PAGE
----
Here’s a great recipe using the “raw food” approach, which is based on getting your pet’s food as close to what they would eat in the wild, which is what their bodies were designed for. When our pets are happy and healthy, they make us feel wonderful. Let’s feed them well!
Raw Cat Food Diet Recipe Made WITH Real Bones
- 2 kg [4.4 pounds] raw muscle meat with bones (chicken thighs and drumsticks or, better, a whole carcass of rabbit or chicken amounting to 2 kg; if you don’t use a whole carcass, opt for dark meat like thighs and drumsticks from chicken or turkey)
- 400 grams [14 oz] raw heart, ideally from the same animal (if no heart is available, substitute with 4000 mg Taurine)
- 200 grams [7 oz] raw liver, ideally from the same animal (if you can’t find appropriate liver, you can substitute 40,000 IU of Vitamin A and 1600 IU of Vitamin D–but try to use real liver instead of substitutes.)
- NOTE: If you cannot find the heart or liver and decide to substitute with the Taurine/Vitamin A and D, then remember to REPLACE the missing amount of organ meat with the equivalent amount of muscle meat. In other words, if you cannot find heart, you add another 400 grams of the meat/bones. If you canÃt find the liver, add another 200 grams of meat/bones.
- 16 oz [2 cups] water
- 4 raw egg yolks (use eggs from free-range, antibiotic-free chickens if you can)
- 4 capsules raw glandular supplement (such as, for example, “Raw Multiple Glandular” from Premier Labs)
- 4000 mg salmon oil (see note at bottom of recipe*)
- 200 mg Vitamin B complex
- 800 IU Vitamin E (“dry E” works well)
- OPTIONAL: 1/4 teaspoon of kelp and 1/4 teaspoon of dulse (1/2 teaspoon total)
- OPTIONAL: 4 teaspoons psyllium husk powder (8 teaspoons if using whole psyllium husks; see note at bottom of recipe**)
NOTE: If you will not be using the food immediately and freezing for more than a week or two, toss in 4000 mg of additional Taurine to make up for what may get lost during storage. It is also not a bad idea to sprinkle extra Taurine from a capsule on the food as you’re serving it two or three times a week, just to be certain your cat is getting plenty of this critical amino acid.
- Remove the skin from the muscle meat. Chunk up (i.e., cut) as much of the muscle meat (minus most of the skin if using
chicken or turkey, but leave skin on if using rabbit) as you can stand into bite-sized (nickel-sized, approximately) pieces. Save the
chunked meat for later. Do not grind it.
- Grind up the raw liver, any skin, raw meaty bones, and raw heart. Once ground, stir this meat/bone mixture well and return to
- Fill a bowl with 2 cups of water and whisk everything (non-meat) except the psyllium. If you had to replace liver with Vitamin A/D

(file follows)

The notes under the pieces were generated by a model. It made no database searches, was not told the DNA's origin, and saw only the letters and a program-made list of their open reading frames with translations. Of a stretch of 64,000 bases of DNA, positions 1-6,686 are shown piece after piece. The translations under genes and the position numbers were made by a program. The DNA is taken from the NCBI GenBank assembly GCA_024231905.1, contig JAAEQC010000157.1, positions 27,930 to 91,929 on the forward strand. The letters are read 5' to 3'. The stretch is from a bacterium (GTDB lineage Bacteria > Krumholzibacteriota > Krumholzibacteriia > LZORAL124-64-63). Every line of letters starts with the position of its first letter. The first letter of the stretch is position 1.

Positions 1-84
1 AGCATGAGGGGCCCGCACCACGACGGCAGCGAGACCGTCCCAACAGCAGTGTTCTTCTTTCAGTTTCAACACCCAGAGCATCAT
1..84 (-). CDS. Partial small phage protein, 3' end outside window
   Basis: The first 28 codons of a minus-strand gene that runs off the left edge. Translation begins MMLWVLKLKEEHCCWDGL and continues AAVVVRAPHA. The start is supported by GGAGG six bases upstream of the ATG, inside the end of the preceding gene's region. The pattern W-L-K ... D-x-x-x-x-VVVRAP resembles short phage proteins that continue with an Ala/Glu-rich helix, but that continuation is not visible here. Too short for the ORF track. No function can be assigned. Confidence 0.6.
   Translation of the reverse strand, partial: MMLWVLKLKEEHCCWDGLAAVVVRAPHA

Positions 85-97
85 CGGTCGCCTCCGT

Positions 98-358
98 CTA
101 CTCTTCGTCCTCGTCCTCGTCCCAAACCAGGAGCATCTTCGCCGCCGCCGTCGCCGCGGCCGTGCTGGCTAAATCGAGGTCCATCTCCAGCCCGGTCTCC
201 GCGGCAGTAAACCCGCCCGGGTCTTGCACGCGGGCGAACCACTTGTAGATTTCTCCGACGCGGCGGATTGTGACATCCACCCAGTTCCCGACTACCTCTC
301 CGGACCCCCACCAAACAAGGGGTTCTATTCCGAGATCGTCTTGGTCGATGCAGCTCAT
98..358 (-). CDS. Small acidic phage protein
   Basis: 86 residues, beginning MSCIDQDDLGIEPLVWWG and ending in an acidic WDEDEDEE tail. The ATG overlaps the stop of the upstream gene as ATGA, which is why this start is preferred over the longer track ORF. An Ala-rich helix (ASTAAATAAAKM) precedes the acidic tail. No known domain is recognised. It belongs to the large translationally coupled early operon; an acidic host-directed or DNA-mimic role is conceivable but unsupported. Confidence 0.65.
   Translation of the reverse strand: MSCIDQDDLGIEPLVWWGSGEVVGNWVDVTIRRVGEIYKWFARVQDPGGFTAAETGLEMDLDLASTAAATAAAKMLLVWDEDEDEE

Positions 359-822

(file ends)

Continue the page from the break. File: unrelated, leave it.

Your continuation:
or replace heart with Taurine, add the substitutes now. Add psyllium at the end–if you’re using it– and mix well. Finally, put the three mixtures together–the “supplement slurry” that you have just mixed, the ground up meat/bone/organs, and the chunks of meat that you cut up by hand. Portion into containers and freeze.
Don’t overfill the containers. The food expands when frozen and you don’t want lids popping off. Thaw as you go. The food shouldn’t be left thawed in the refrigerator more than 48 hours before serving. To serve, portion into a ‘zipper baggie’ and warm under hot water in the sink. NEVER microwave the food. Cats like their food at something approximating “mouse body temperature.”
*Every two or three days, I suggest sprinkling a few drops of fresh salmon oil from a newly-opened capsule on to the cats’ food. The Essential Fatty Acids in salmon oil are extremely fragile, and since we donÃt know exactly how much gets lost during freezing, I think it’s wise to use a bit of fresh salmon oil directly on the food a few times a week. Most cats love the flavor.
**Not all cats require additional fiber (psyllium) in their diet. If your cat has been eating low-quality commercial food for several years, especially dry food, she may have lost bowel elasticity and may benefit from the extra fiber. As a general rule, I recommend using psyllium when an adult cat first gets raw food. I rarely add much psyllium to my adult cats’ diet. Bear in mind that some cats seem to get constipated without additional fiber, whereas other cats seem to get constipated if they get too much fiber. Each cat is unique, and you’ll have to judge what works best for your cat.
I found this recipe on the catnutrition.org site. The recipe was created based on research, but please consult your vetrinarian.
There are more and more holistic vets around, and they are very open to creating and supporting pet health through nutrition.